HIPAA Compliance and The Home Office

by Melanie

I am going to start a home based billing service and want to make sure everything is Hipaa Compliant. I know it has to be a separate office that only I have access and all the other precautions I would use in the Clinic setting. I would like to find more information to make sure I cover everything in my business associate agreement. Where can I get all the info I need to make sure my email is compliant, my PC is compliant, my web connection is compliant? HIPAA compliant officer information if it is just me. I can’t seem to find the resources I need to get all my ducks in a row.

Honestly everyone seems to have a different interpretation of the HIPAA privacy and security requirements and what constitutes reasonable attempts to be compliant. I really haven’t seen a good definitive guide for medical office personnel regarding HIPAA practices – there is one on Amazon but I haven’t heard any review of it yet. I think some of the HIPAA rules – especially the security rule contains so much technical stuff that the average providers and their business associates are at a loss to understand it.

I understand the intent of HIPAA is to protect patient privacy. So our business practices should be geared towards that. A lot of HIPAA is also good business practices – such as the requirement to backup data systems off site. And having processes in place for the protection of patient information is also good defence for civil litigation.

I think as long as we are making a reasonable and good faith effort – and documenting those efforts – than the home based billing service is fine. The HIPAA act uses the word “reasonable” several times. I have never heard of any type of “HIPAA Police” from the Department of Health & Human Services that go around inspecting billing services and providers offices for compliance. Its only if someone files a complaint that any investigation would be conducted.

The HIPAA Survival Guide is a good resource for explaining a lot of the requirements of HIPAA and boiling them down so the rest of us can understand them.

Walk around your office and look for any potential privacy and security risks or violations. Look for patient information that is in full view of any visitors. Is there anything that can be seen through a window?

It’s a good idea to have written policies of your services privacy practices like removing files from the office, emailing or faxing patient information, how to handle complaints from patients, etc. Unless you have employees of course you would be the Privacy Officer. Some things to consider when developing policies:

  • Location of the fax machine. Is it located where only those working in your office can access it? What happens to faxes when unattended (is the office locked?).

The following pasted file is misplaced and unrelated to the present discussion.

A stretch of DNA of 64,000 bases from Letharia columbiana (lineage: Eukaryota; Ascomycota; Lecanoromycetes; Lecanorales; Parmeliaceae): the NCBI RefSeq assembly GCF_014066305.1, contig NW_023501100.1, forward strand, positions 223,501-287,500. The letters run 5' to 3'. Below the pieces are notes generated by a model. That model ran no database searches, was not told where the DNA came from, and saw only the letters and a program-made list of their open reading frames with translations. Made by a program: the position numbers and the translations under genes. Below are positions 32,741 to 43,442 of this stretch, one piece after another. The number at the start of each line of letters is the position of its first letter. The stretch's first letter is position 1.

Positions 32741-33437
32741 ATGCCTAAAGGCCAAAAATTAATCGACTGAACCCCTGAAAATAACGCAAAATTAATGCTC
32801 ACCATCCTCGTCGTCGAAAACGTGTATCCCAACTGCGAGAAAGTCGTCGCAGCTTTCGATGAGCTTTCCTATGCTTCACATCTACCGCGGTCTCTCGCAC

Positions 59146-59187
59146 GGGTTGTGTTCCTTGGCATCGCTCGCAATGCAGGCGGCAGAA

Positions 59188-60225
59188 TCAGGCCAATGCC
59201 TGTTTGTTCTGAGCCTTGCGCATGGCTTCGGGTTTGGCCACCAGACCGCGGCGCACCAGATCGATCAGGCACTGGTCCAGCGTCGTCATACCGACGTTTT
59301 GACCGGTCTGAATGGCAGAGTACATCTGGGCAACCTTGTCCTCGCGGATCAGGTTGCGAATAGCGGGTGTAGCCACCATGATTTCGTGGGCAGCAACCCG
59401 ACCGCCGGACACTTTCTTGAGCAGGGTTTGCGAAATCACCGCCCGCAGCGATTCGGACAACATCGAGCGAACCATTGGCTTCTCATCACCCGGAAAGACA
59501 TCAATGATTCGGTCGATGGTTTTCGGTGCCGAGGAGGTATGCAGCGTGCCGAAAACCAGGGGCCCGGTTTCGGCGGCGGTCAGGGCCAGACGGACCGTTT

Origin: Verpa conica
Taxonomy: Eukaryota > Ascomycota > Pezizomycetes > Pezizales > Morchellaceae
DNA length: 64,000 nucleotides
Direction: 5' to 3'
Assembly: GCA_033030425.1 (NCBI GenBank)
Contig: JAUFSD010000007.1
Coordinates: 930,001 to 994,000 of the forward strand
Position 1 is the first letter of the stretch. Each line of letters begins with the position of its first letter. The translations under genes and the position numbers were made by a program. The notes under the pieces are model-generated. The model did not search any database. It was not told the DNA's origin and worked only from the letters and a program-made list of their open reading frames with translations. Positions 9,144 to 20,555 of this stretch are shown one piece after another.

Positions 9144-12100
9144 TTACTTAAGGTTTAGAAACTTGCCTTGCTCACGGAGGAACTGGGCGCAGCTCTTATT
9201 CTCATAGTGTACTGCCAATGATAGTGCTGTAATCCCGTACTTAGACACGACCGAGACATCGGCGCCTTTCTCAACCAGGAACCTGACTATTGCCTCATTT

• When sending patient information via email, consider using encryption in case the email goes to the wrong recipient they cannot view it.
  • Do you have a cover sheet with a confidentiality statement which explains the fax contains personal medical information and if it is received by anyone other than the intended recipient it should be destroyed and the sender notified.
  • If you have anyone else who accesses your office when you aren’t there can they access patient information? If so they should sign a confidentiality statement. This could be a landlord, IT/Computer technician, cleaning crew, etc. When you have them sign a confidentiality agreement you are making a reasonable attempt to protect patient information. If these people violate the agreement, you are not held responsible.
  • Phone conversations where patient information is discussed should not be in a setting that can be overheard. You could be on the phone with the insurance company discussing claim information – treatments, diagnosis, medication, address, etc.
  • When files containing patient information are removed from the office there should be a log showing what information was removed, who removed it, date removed and returned, etc. These records should be carried in a case marked “Confidential Medical Records” or similar markings. Again another reasonable measure taken to protect this information if something were to happen in transit.
  • Computer monitors should be located so if you have visitors to your office, they cannot view information displayed. There are also screen covers that limit the field of view for this type of situation.
  • If someone requests patient information, the patient’s written consent must be provided prior to release.
  • Computers and servers running the practice management software should have STRONG passwords both to log onto the machine and to log into the application. The software should also be configured to log who accessed the application, what they did, and when – most of them already have this capability.

I hope this helps some. The best advice I can offer is to do everything you can to reasonably protect patient information that is in your care.

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